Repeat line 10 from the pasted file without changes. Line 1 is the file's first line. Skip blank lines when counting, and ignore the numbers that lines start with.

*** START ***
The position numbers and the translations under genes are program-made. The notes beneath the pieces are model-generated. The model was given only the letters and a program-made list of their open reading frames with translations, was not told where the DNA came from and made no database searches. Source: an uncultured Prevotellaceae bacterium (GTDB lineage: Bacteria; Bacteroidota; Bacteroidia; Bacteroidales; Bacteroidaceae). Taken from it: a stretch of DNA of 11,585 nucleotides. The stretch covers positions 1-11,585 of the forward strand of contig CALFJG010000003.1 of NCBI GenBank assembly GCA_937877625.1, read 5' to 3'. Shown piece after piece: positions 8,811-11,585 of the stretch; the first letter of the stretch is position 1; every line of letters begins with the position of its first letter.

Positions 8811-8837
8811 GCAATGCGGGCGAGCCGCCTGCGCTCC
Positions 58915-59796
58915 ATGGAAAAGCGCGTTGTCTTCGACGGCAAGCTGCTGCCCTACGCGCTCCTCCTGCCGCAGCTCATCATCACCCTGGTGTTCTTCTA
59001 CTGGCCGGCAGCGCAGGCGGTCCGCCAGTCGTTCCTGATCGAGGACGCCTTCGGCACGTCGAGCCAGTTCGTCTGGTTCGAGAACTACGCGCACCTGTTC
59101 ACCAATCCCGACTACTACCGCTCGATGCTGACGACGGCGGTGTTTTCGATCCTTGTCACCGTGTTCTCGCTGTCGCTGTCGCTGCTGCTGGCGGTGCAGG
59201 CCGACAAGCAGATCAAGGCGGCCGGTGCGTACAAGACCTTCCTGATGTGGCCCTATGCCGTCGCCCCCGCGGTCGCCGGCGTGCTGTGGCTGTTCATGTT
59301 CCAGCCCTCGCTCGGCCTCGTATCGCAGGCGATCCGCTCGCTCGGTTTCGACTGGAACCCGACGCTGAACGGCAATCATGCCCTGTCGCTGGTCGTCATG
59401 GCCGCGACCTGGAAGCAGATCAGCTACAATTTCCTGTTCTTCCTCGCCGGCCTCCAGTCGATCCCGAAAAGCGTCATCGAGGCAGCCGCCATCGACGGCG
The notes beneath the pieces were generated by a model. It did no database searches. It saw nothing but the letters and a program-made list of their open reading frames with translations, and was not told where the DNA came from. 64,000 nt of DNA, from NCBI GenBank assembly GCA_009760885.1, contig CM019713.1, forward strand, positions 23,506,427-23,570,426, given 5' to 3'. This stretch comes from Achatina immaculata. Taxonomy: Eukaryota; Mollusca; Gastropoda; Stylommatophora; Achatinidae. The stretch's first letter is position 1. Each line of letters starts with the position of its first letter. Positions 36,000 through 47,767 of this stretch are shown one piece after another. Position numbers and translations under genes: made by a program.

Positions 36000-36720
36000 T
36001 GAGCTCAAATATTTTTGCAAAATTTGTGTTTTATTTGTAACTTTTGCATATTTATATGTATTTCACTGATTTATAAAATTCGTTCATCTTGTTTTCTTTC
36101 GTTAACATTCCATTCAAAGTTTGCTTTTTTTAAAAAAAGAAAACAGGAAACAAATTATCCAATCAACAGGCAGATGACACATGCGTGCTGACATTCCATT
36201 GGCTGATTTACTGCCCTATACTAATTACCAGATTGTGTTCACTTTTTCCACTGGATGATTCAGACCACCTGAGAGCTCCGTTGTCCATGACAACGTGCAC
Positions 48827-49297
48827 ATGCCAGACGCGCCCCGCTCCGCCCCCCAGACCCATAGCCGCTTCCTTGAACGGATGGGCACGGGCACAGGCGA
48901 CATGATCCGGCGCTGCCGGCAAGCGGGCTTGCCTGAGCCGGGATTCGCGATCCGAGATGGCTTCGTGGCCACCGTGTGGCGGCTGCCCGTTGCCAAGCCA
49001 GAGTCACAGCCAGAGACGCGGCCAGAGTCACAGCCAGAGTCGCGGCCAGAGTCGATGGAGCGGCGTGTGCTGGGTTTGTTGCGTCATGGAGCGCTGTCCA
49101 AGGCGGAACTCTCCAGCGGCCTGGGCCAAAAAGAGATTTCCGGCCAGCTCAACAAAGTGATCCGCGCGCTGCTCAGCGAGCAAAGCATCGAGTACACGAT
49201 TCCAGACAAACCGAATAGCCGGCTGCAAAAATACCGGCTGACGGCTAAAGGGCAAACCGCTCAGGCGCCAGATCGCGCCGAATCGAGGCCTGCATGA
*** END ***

59401 GCCGCGACCTGGAAGCAGATCAGCTACAATTTCCTGTTCTTCCTCGCCGGCCTCCAGTCGATCCCGAAAAGCGTCATCGAGGCAGCCGCCATCGACGGCG